With the whirlwind of Salone del Mobile starting to settle, attendees are beginning to process the resonant moments of Milan Design Week 2023—the global editors of AD included. As we sifted through the most memorable of debuts and installations, a few trends emerged. After determinedly surveying the fair, showroom, installation, and party circuits, here are the design trends that editors from AD Italia, AD France, AD Spain, AD Germany, AD US, and AD Mexico and Latin America are still thinking about from Salone del Mobile and Fuorisalone. 

Studioutte’s presentation during Fuorisalone

Photo: Eric Petschek

’90s Italian Minimalism

The A.B.C. chair by Maria Vittoria Backhaus for Flexform, on view at the label’s retrospective.

Photography courtesy Flexform

It hit us in Flexform’s Brera showroom, where a retrospective of the brand’s iconic designs through the decades was on display alongside lively advertising imagery. The A.B.C. chair, designed in 1999 by Maria Vittoria Backhaus, with its tubular chrome frame and bulky leather cushions, felt surprisingly right now. Have we finally had enough of the radioactive blaze of the Memphis and postmodern moments? During this design week, slick, pared-back forms, recalling the high-tech minimalism of the ’80s and ’90s, felt like a chic reprieve. Think Joe D’Urso’s apartment for Calvin Klein in 1975, or Donald Judd’s elemental furnishings. Knoll actually reissued some of D’Urso’s super-adaptable and sleek 1980s low tables. 

The emerging Milan-based Studioutte channeled clean minimalism in its Fuorisalone presentation, where ebonized oak and powder-coated metal seating sat in a paper-sheathed room with steel-and-Plexiglas lighting. “There is a general new minimalist wave coming from the north of Europe—a more radical one,” say cofounders Guglielmo Giagnotti and Patrizio Gola of the pendulum swing towards calmer, more controlled environments, which they called “intellectual minimalism.” NM3’s Burocore installation of furniture for domestic and work environments, which debuted at Alcova, took a Judd-like millimetric precision to their collection of shelving and tables. And Ledongil Workshop’s experimental lighting and furnishings, on display at Ordet gallery, felt like an elevated take on track lighting. —Hannah Martin, AD US

Alcova newcomer Aurélien Veyrat presents a new take of brick.

Photo: Agnese Bedini Piercarlo Quecchia of dslstudio

Brick—but make it avant-garde

Jali bricks by Patricia Urquiola for Mutina

Courtesy of Mutina

Brick is trending–if you can even say that about a material that has been around for thousands of years. However, the durable block has been taking exciting new shapes and contexts in interior settings lately, and Milan is no exception. Gallery Nilufar Depot welcomed visitors with an installation made of Jali terra-cotta bricks by Patricia Urquiola for Mutina. The perforated rocks were molded into a contemporary circular shape to form a bench, wall, and lantern, overcoming the two-dimensional quality of surfaces.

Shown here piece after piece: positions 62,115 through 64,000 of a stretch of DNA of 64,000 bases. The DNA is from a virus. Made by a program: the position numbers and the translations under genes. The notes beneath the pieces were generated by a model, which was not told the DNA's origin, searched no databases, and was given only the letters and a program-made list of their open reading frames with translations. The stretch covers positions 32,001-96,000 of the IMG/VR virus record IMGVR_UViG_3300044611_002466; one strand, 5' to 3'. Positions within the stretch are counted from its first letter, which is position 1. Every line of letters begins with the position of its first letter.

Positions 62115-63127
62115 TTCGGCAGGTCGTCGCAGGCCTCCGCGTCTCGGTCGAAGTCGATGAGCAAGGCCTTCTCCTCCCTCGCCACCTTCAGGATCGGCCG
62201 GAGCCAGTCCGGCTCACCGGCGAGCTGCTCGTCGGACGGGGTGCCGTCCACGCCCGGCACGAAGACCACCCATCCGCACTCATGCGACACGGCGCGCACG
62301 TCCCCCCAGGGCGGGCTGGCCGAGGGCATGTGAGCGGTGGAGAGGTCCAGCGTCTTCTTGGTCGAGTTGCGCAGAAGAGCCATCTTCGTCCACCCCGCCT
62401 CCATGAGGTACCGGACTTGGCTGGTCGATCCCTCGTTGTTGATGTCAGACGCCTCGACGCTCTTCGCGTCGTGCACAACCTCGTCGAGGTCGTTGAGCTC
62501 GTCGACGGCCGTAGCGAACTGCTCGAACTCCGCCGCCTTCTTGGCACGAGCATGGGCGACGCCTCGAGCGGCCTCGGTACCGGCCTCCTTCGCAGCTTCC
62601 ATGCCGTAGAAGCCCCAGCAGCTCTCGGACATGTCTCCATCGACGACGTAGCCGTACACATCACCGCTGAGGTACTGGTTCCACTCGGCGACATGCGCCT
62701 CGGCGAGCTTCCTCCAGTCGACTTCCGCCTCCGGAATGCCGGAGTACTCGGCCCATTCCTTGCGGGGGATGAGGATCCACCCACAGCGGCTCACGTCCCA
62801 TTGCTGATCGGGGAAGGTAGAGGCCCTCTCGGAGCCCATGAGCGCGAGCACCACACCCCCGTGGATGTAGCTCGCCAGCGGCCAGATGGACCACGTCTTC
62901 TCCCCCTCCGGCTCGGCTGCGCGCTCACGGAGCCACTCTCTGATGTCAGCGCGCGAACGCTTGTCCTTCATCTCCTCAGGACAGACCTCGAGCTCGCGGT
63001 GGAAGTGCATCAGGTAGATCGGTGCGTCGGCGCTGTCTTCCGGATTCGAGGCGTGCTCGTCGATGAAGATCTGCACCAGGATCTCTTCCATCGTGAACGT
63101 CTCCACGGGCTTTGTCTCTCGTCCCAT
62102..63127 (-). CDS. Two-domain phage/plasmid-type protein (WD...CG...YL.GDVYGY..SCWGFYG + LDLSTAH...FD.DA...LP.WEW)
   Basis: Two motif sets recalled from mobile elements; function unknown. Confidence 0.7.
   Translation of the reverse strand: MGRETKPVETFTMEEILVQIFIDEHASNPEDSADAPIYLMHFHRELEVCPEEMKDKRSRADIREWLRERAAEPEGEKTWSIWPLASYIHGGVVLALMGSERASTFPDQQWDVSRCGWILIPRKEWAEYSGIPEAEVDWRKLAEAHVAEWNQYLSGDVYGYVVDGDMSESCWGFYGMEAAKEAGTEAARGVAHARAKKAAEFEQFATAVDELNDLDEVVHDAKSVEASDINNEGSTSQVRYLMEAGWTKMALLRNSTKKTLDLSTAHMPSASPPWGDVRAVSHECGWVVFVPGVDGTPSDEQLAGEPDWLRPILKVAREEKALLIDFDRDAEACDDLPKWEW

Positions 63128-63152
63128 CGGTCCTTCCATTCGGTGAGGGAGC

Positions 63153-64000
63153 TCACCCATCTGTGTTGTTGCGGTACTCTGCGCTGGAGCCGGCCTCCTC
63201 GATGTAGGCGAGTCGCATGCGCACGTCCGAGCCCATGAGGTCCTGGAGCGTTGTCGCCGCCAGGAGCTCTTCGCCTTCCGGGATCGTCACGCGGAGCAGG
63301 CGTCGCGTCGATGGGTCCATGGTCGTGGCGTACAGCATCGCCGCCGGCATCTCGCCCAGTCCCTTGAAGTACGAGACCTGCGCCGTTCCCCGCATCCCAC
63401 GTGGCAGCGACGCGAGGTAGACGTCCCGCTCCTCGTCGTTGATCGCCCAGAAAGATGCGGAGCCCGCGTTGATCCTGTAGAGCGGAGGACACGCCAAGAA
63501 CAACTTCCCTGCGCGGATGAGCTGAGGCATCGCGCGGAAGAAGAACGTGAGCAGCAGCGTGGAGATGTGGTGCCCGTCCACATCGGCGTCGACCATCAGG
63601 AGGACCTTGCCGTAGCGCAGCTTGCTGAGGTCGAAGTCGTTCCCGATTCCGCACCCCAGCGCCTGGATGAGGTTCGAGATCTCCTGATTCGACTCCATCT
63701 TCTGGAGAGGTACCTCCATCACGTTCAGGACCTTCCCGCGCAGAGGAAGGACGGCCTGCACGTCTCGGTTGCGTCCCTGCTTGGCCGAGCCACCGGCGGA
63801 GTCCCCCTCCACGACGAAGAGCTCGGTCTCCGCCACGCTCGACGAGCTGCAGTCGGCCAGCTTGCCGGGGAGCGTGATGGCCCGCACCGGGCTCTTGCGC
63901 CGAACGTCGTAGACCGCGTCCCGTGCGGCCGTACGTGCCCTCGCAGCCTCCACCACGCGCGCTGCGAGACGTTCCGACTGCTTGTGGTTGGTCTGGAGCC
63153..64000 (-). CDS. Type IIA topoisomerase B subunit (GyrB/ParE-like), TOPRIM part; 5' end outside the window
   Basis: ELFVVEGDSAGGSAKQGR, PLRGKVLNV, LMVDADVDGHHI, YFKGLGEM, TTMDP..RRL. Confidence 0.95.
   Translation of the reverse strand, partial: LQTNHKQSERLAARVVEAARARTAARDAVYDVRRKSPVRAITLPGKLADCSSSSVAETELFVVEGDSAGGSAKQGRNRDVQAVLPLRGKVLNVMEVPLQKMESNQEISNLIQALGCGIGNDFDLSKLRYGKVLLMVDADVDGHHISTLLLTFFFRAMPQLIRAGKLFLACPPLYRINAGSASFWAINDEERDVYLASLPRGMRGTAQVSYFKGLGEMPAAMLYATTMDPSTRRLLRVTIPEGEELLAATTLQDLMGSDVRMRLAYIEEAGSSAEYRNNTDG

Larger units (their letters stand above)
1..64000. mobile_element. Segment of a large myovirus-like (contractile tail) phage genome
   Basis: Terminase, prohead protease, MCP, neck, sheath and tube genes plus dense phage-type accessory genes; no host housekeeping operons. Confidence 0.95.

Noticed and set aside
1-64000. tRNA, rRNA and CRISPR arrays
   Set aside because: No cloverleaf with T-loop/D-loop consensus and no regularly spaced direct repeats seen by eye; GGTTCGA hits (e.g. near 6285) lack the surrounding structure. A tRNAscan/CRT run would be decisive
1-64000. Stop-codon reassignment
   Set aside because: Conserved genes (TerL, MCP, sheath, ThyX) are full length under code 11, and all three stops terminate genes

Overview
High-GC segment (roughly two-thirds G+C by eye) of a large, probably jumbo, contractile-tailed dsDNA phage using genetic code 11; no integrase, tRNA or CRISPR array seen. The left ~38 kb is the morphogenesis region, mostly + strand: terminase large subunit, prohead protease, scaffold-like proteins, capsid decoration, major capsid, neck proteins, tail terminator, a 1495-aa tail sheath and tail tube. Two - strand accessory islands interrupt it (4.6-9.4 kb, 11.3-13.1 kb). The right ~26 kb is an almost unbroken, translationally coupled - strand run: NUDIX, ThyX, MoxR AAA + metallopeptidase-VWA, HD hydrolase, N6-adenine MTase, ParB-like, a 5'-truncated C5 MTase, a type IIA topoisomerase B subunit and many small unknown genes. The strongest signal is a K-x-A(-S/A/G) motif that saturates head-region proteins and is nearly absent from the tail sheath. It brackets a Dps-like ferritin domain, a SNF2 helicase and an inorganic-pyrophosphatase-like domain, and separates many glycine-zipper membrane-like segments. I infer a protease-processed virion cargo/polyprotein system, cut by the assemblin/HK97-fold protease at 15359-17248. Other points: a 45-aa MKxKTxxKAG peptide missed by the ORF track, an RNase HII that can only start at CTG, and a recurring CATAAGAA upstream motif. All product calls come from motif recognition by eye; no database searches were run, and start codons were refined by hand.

Elsewhere, newcomer Aurélien Veyrat brought a renewed poetry to the archaic material. “We sense a confrontation between past and future, between low-tech and high-tech, between industry and craftsmanship,” says the French designer, who uses leftover stones from construction sites for his architectural sculptures presented in Alcova. Humble yet rich and ultimately sustainable, the material endures indeed. —Katharina Schwarze, AD Germany

The Shibari chair by Studiopepe for Visionnaire

Photo: Lorenzo Pennati

Knotting off

From the complex Basket side table designed by Zanellato/Bortotto for Objets Nomades by Louis Vuitton to the handwoven metallic fiber chairs by Loewe, organic shapes were taken to a new level of simplicity and elegance in furniture design, as knotting, weaving, and braiding appeared in completely unexpected materials and formats. Jacquemus and Exteta collaborated on the reissuing of Gae Aulenti’s Locus Solus collection, a series of curving silhouettes seemingly drawn as a continuous line that curve and intertwine to form seating—and then there’s the purest simplicity of the Shibari chair by Studiopepe for Visionnaire, whose structure seems to be knotted. —Katia Contreras, AD Mexico and Latin America

A rich green with blue nuances was ubiquitous at the fair, including the Mateo table by Vincent Van Duysen for Molteni&C.

Courtesy of Molteni&C

The Mickey chair by India Mahdavi for Gebrüder Thonet Vienna

Courtesy of Gebrüder Thonet Vienna / Wiener GTV Design

The season’s It color? Villa Savoye green 

If you look closely at Le Corbusier’s Villa Savoye, you will see that the concrete exterior is not entirely white. The ground level of the iconic modernist abode in Poissy, France, is, in fact, a beautifully saturated clover green. That same hue made several appearances at Salone del Mobile. It swathed the Eolie lounger by Gordon Guillaumier for Roda; the Perry Up sofa by Antonio Citterio for Flexform; Molteni&C’s Mateo table by Vincent Van Duysen; and the Porta Volta chair by Herzog & de Meuron. This rich green with blue nuances—somewhat cold yet very elegant—may just be the season’s It colorway. Even India Mahdavi is on board, upholstering the shade on her Mickey armchair for Gebrüder Thonet Vienna. —Iñaki Laguardia, AD Spain

A Studiopepe work on view at Galerie Philia’s Desacralized exhibiton

Courtesy of Galerie Philia

The Sculpted Series by Snarkitecture for Gufram

Courtesy of Gufram

Rough ideas